If you’re still uncomfortable talking to patients about finances—and many physicians are—balance billing is going to be a big problem. No one likes a surprise bill, especially a substantial one. It results in delayed payment, negative feelings, negative word-of-mouth or online review, and probably losing that patient’s business.

Start with transparency by always fully disclosing your OON status to patients. This should be done verbally as well as in writing. It’s simple to include an OON explanation form in your patient registration materials. Most importantly, make every effort to inform patients of estimated payment obligations prior to their visit.

Eyes Open: In some cases—since you have no relationship with the patient’s payer—the payer sends the OON reimbursement directly to the patient. You must depend on your patient doing the right thing by forwarding the payment to you. Most do, though maybe not as quickly as you’d like. If they don’t, you’ll have to employ time-consuming, costly, and sometimes ultimately unsuccessful collections practices.

When Bad Debt is More Than Bad Debt

A good collections policy does more than get you money. It protects you from the minefield that is out-of-network billing. “Waiving any part of [the patient’s payment] is, in the carriers mind, enticing your patient to come in, and that’s a kickback. This has been litigated,” warns Lisa Rock, president of National Medical Billing Services, who also spoke at ASCA 2017. If an insurance carrier targets your practice for an audit and finds that you’re writing off a lot of out-of-pocket payments, you’re going to have some issues, she notes.

Geroulo agrees. The key thing regulators are look at is “did you make a good faith effort to collect, or were these bills just submitted pro forma and you had no real intent to collect?” she explains. (Example: at Forest Park Medical Center, billing staff were actually telling patients to ignore the bills they received, claiming the patient responsibility was an error that just needed to be ‘corrected,’ meaning: written off.)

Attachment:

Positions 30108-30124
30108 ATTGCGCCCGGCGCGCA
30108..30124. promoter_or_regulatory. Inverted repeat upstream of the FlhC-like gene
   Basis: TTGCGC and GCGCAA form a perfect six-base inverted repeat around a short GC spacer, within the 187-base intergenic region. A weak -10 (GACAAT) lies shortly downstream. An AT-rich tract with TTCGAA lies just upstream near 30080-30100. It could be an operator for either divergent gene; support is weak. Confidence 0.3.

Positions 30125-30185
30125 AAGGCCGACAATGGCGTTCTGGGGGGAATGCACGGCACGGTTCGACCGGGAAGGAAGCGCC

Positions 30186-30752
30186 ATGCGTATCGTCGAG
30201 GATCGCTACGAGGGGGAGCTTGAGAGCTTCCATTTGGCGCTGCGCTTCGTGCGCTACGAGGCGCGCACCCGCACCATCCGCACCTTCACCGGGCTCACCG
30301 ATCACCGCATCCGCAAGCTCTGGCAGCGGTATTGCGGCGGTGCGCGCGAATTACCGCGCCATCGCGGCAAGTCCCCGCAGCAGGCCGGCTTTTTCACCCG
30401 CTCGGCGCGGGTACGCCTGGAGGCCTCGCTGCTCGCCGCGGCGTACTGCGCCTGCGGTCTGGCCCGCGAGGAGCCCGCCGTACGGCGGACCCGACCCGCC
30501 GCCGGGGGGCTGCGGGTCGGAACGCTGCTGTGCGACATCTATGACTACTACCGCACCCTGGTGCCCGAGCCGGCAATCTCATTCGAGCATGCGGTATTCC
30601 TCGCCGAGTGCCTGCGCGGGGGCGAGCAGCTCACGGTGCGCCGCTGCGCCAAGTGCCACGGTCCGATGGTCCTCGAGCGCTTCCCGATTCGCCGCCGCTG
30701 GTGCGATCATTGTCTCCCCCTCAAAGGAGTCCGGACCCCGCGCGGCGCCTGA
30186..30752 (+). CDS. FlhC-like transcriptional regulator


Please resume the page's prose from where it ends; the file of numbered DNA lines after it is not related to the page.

The best way to protect yourself and your practice from accusations of improperly waiving patient payments or practicing fee forgiveness is by making reasonable and consistent efforts to collect patient payments.  “You have to have a really strong collection policy today,” emphasizes Rock. “You can’t just send three bills that get thrown in the trash and then write it off.

7 Elements of a Compliant Collections Policy

Specific, written internal collections policies will help you hold patients accountable as well as protect you from accusations of fraud.  That policy should include things like:

  • Who will screen patient accounts for financial assistance or hardship options.
  • How and when you’ll flag patient files for collections.
  • When and at what intervals will you make collections phone calls or send letters.
  • At what point your practice will offer a payment plan.
  • Who is authorized to offer and approve payment plans.
  • What happens if a patient doesn’t meet payment plan obligations.
  • When you will forward a balance to an outside collections agency (if you use one) or write it off as bad debt.

Keep in mind that out-of-network charges are a larger financial burden for patients. Unless you are really diligent about estimating the amounts these patients will owe and collecting them at the point of service, your practice may need to spend additional time, effort and money following up on those bills. Over time that could negate any financial benefit you received from the higher OON reimbursement.